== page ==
Intracellular fungal tyrosinases have been described and they are supposed to be cytoplasmic enzymes (Van Gelder et al., 1997). Indeed the fungal tyrosinase genes analyzed so far do not have a signal sequence, although there are reports claiming that tyrosinase activity has been detected in culture supernatant of some freshwater ascomycetes (Abdel-Raheem and Shearer, 2002), Chaetomium (JP 62205783) and Trametes spp. (Tomsovsky and Homolka, 2004). The reported tyrosinase activities in culture supernatants can be due to cell autolysis.

Phenol oxidase and peroxidase production during interspecific interactions between two Basidomycetes (Serpula lacrymans and Conidiophora puteana and several Deuteromycetes (Trichoderma spp. and Scytalium FY) have been investigated by Score et al., 1997 by preliminary and simple plate analysis. The authors used naphtol and p-cresol as specific substrates for laccases and tyrosinases, respectively. Laccase was detected in the interactions involved in Serpula lacrymans and all three Trichoderma isolates. Indeed, Hölker et al. 2002 have recently isolated and characterized laccase from Trichoderma. Based on results from the preliminary plate tests also tyrosinase activity was suggested in the tested Trichoderma species (Score, 1997). However, no tyrosinase was isolated or purified. Mackie et al., 1999 have reported laccase and tyrosinase activity in Trichoderma viride, when studying volatile organic compound interactions between soil bacterial and fungal isolates. However, so far tyrosinases have not been isolated nor further characterized from Trichoderma.

Streptomyces is reported to have an extracellular tyrosinase and secretes the enzyme to culture supernatant, however, the tyrosinase enzyme itself does not have a signal sequence for secretion. The secretion of Streptomyces tyrosinase requires a second protein (called MelC1 in S. antibioticus) that has a signal sequence (Leu et al., 1992; Tsai and Lee, 1998), and this makes the industrial production of Streptomyces tyrosinase more tedious and complicated than production of a naturally secreted tyrosinase.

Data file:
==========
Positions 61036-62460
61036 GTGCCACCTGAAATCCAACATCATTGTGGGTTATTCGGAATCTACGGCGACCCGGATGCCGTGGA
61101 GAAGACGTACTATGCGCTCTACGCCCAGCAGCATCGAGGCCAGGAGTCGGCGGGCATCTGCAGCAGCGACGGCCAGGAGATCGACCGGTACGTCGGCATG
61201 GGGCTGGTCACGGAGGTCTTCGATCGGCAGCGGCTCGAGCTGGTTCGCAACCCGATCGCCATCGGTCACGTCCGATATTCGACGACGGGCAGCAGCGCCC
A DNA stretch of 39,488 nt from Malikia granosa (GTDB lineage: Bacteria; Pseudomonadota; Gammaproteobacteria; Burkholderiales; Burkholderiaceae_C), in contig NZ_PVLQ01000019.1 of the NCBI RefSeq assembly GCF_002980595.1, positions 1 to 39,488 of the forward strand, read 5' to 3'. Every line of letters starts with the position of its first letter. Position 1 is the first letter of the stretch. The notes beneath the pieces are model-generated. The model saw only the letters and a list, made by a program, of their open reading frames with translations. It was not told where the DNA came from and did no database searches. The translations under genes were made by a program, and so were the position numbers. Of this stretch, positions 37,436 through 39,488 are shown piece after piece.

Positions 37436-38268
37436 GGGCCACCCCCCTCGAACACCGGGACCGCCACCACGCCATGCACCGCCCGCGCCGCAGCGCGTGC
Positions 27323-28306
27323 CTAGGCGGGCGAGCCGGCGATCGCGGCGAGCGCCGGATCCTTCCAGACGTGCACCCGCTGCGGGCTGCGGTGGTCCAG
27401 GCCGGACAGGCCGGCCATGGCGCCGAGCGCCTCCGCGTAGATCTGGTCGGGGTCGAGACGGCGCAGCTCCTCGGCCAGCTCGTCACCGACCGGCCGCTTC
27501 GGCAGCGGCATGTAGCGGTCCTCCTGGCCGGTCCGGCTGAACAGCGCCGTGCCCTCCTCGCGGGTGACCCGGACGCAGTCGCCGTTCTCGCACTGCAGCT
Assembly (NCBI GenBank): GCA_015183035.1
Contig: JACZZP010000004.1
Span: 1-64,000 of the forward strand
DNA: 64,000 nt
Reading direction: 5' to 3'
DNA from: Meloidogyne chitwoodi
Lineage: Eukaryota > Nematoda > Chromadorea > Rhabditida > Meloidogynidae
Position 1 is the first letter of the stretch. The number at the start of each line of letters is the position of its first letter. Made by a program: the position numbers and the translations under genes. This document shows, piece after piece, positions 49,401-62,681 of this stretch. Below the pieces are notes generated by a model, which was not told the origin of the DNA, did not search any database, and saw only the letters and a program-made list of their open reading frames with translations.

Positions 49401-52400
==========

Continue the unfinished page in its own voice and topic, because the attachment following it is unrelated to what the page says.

Microbial tyrosinases have been produced heterologously. Two tyrosinase genes from e.g. Agaricus bisporus have been expressed in small amounts in E. coli (Wichers et al., 2003). A tyrosinase gene melO from Aspergillus oryzae has been produced heterologously in Saccharomyces cerevisiae (Fujita et al., 1995). In addition a tyrosinase gene from Streptomyces antibioticus was coexpressed in E. coli with an ORF438 protein probably involved in protein secretion (Della-Cioppa et al., 1990, U.S. Pat. No. 5,801,047).) However, the expression levels of microbial tyrosinases reported in literature are relatively low, and will not allow high titre production of the enzyme. Indeed the availability of tyrosinase has restricted testing of the enzyme in different applications. In practice the Agaricus tyrosinase available from Sigma has been the only commercially available tyrosinase. This commercial enzyme is, however, a crude enzyme with relatively low activity and it is very expensive.

In view of the above, there is still a need for novel tyrosinases that have desirable properties both with respect to activity and availability. For easy recovery, the enzyme should be secreted out of the cell in high amounts, whereby the need for cell disruption is avoided in the isolation process and complications arising from cellular debris can be avoided. The enzyme should further be suitable for production by recombinant technology in commercially acceptable quantities, economically and with minimum environmental and health risks. The use of safe organisms is especially important in food applications. The present invention responds to these demands.

Although intracellular proteins could in principle also be produced in recombinant systems as secreted products by coupling them to a signal sequence, naturally secreted proteins are expected to be much more favourable for extracellular production. This is because they are well adapted to the protein folding and trafficking machineries of the secretory pathway.

SUMMARY OF THE INVENTION

The inventors have identified the first extracellular fungal tyrosinases to our knowledge.

One object of the present invention is to provide said novel enzymes. The enzymes are suitable for use in protein modification.

Another object is to provide methods for protein modification as well as uses of the novel enzymes.